CBS HAS ITS UPS AND DOWNS
Shares of CBS Corp. may be way down in the overall market slump -- they had dropped 4.30 percent at midday trading today (Wednesday) -- but the company's Nielsen ratings have rarely risen higher this year than they did last week. CBS captured four of the top-five programs, including No. 1, CSI: Crime Scene Investigation, which drew 23.5 million, and, for the first time, beat ABC rival Grey's Anatomy among adults 18-49. In fact, CBS, often regarded as the old-folks network, drew more younger viewers than any other network last week. ABC managed to provide some solid competition with Dancing With the Stars and its new sci-fi drama Life on Mars, but NBC continued to trail, failing to place a single show in the top ten. (It's highest-rated program was Sunday Night Football, which came in at No. 13.) For the week, CBS averaged a 6.9 rating and an 11 share. ABC placed second with a 6.3/10. Fox placed third with a 5.0/8, while NBC trailed with a 4.4/7.
The top ten shows of the week according to Nielsen Research:
1. CSI: Crime Scene Investigation, CBS, 13.9/21; 2. Dancing With the Stars (Monday), ABC, 12.0/18; 3. Criminal Minds, CBS, 10.2/16; 4. CSI: NY, CBS, 10.1/17; 4. NCIS, CBS, 10.1/15; 6. Dancing With the Stars (Tuesday), ABC, 10.0/15; 7. Desperate Housewives, ABC, 9.8/15; 7. Grey's Anatomy, ABC, 9.8/15; 9. CSI: Miami, CBS, 9.2/15; 10. The OT, Fox, 9.0/15.
DEBATE PUTS FOX NEWS ON TOP OF CABLE RATINGS
Thanks to its coverage of the second presidential debate between Barack Obama and John McCain, Fox News Channel became the most-watched network on cable last week, boasting an average primetime audience of 3.44 million viewers for the week, according to Nielsen Media Research. Some 8.77 million viewers watched the channel's debate coverage, with 7.05 million staying tuned for a special edition of Greta Van Sustern's On the Record, which followed. FNC also scored strongly among adults 25-54, coming in fourth among that demographic group. TBS was the second most-watched network during the week, thanks to its coverage of the baseball playoffs. It averaged 3.33 million total viewers for the week. However it ranked first in the key demographic groups, 18-34, 18-49, and 25-54.
HEROIC PERFORMANCE BY HEROES -- ON PIRATE SITES
NBC's Heroes may have hit a season low for the second week in a row last week, but it was the most downloaded show on BitTorrent sites, according to TorrentFreak.com, which says that its data are collected "from a representative sample of BitTorrent sites." According to the data, the second most-downloaded show was Fox's Prison Break, which has also seen a significant audience downturn this season. Each show was downloaded more than a million times, mostly from outside the U.S., TorrentFreak said. Coming in third was Showtime's Dexter, followed by Fox's Terminator: The Sarah Connor Chronicles, whose ratings have been so low this season that several analysts have predicted imminent cancellation. Rounding out the top five was ABC's hit drama Grey's Anatomy.
POLITICAL ADS GIVE TV STATIONS A BAILOUT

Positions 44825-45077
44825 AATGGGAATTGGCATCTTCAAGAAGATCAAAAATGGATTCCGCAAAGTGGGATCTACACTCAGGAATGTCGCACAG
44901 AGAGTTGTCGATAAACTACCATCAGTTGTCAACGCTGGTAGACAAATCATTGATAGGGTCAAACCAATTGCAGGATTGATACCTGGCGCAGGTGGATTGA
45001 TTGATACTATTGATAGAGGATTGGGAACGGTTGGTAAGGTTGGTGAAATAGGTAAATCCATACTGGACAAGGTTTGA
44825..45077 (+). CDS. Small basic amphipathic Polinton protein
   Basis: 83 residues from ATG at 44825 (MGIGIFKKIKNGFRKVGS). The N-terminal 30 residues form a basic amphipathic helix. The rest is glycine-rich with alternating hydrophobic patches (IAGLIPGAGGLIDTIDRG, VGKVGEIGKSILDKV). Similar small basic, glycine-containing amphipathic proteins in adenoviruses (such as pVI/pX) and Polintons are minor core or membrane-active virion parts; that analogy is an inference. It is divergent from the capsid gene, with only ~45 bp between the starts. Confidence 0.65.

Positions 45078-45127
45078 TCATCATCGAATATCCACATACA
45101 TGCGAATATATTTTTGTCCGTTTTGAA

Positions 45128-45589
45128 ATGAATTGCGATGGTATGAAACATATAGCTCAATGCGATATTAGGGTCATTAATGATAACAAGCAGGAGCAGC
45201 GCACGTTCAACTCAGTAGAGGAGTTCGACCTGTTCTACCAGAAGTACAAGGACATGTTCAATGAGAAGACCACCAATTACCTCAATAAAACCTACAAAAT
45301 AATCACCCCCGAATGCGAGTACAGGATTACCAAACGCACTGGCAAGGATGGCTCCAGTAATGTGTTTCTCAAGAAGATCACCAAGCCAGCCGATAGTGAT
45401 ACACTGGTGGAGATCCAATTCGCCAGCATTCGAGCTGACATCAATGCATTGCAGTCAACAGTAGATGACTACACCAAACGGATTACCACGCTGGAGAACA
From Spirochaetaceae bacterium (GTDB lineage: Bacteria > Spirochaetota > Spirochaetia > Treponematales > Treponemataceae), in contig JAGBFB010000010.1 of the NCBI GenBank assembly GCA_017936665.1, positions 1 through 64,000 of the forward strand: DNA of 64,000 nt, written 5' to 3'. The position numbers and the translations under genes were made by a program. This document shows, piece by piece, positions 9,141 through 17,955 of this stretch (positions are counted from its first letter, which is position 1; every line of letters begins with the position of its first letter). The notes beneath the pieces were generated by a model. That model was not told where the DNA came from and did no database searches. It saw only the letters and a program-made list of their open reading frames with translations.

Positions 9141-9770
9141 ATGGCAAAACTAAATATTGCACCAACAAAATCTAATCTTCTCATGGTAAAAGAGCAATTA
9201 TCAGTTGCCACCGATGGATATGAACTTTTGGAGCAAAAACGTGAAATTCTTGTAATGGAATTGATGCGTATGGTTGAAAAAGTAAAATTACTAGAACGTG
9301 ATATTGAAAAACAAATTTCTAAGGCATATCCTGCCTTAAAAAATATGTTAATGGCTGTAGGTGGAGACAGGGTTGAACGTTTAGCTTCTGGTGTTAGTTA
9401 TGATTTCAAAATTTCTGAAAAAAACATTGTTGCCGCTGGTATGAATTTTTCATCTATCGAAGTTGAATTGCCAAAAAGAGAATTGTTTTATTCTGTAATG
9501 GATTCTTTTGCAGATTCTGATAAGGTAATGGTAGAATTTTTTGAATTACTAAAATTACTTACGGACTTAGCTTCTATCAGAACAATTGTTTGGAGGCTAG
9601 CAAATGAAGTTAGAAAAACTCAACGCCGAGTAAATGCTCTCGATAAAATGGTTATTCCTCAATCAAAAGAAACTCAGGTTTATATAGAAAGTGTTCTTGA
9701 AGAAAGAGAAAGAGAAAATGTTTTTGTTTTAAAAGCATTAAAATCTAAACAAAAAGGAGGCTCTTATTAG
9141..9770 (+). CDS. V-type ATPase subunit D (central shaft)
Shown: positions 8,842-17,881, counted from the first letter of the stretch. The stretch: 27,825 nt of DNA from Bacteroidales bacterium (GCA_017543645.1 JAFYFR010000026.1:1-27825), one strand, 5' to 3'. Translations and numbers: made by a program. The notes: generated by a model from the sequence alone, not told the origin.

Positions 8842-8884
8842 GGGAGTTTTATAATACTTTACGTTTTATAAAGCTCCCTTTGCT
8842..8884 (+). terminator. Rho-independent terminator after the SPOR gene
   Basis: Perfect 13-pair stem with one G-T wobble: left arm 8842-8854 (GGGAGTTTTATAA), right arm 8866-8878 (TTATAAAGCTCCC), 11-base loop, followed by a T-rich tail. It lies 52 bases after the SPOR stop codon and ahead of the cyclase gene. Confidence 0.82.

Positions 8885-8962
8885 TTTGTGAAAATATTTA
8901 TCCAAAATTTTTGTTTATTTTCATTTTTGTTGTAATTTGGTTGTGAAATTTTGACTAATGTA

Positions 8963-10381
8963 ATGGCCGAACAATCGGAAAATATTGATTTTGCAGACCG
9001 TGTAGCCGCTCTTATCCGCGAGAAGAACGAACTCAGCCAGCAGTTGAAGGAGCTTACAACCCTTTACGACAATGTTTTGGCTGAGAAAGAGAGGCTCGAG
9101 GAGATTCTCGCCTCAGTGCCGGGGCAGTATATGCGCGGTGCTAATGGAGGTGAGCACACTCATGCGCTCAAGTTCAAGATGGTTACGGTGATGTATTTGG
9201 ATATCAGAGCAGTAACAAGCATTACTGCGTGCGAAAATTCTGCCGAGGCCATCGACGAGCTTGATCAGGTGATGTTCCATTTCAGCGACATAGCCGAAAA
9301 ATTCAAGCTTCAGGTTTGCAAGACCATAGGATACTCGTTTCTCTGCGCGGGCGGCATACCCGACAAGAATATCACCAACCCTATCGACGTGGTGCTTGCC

Softening the blow of advertising cutbacks by local businesses on TV stations throughout the country, political ad buying reached a new intensity last week -- particularly purchases by the Barack Obama presidential campaign on local TV. According to Politico.com, which cited figures by Nielsen Media Research, the Obama campaign has spent about $195 million on ads since the primaries versus $99 million by John McCain's campaign. The Obama campaign is funded by individual contributions; McCain's, principally by the $85-million allotment from the Presidential Campaign Financing Fund. Evan Tracey, COO of Campaign Media Analysis Group, told Politico.com that Obama is currently spending $3.5 million a day on TV ads. "If he does that through Election Day, it will be more than McCain got from the government for his entire general election campaign." Added Politico.com: "Republicans are using every wrinkle and loophole in -- ironically -- the McCain-Feingold campaign finance law to try to keep pace."
RATHER SAYS DEBATES ARE NOT DEBATES
Former CBS Evening News anchor Dan Rather insisted Tuesday that the "so-called" presidential debates are not controlled by the journalists presiding over them but by the two political parties. He accused his colleagues of showing too much deference to the candidates and operating in general in a "defensive posture" and imposing self-censorship on themselves. "These so-called debates are not for the people, by the people," Rather said Tuesday at Time Warner's Politics 2008 Summit. "They are for the parties, by the parties. That's what's wrong with them."
FCC MEMBER PREDICTS "MESSY" TRANSITION TO DIGITAL
FCC Commissioner Robert McDowell predicted Tuesday that the switch from analog to digital TV on February 17 "will be messy .. but we will get through it." In an interview with Reuters, McDowell urged TV stations to step up their informational campaigns to alert owners of analog TV sets who receive programming over the air that their sets will go dark next February unless they purchase a converter box. Not mentioned in any of the discussion is that owners of battery-operated portable TV sets, who depend on them in case of emergencies, such as floods, fires and earthquakes, will see those devices become useless -- since no battery-run converter boxes have been manufactured.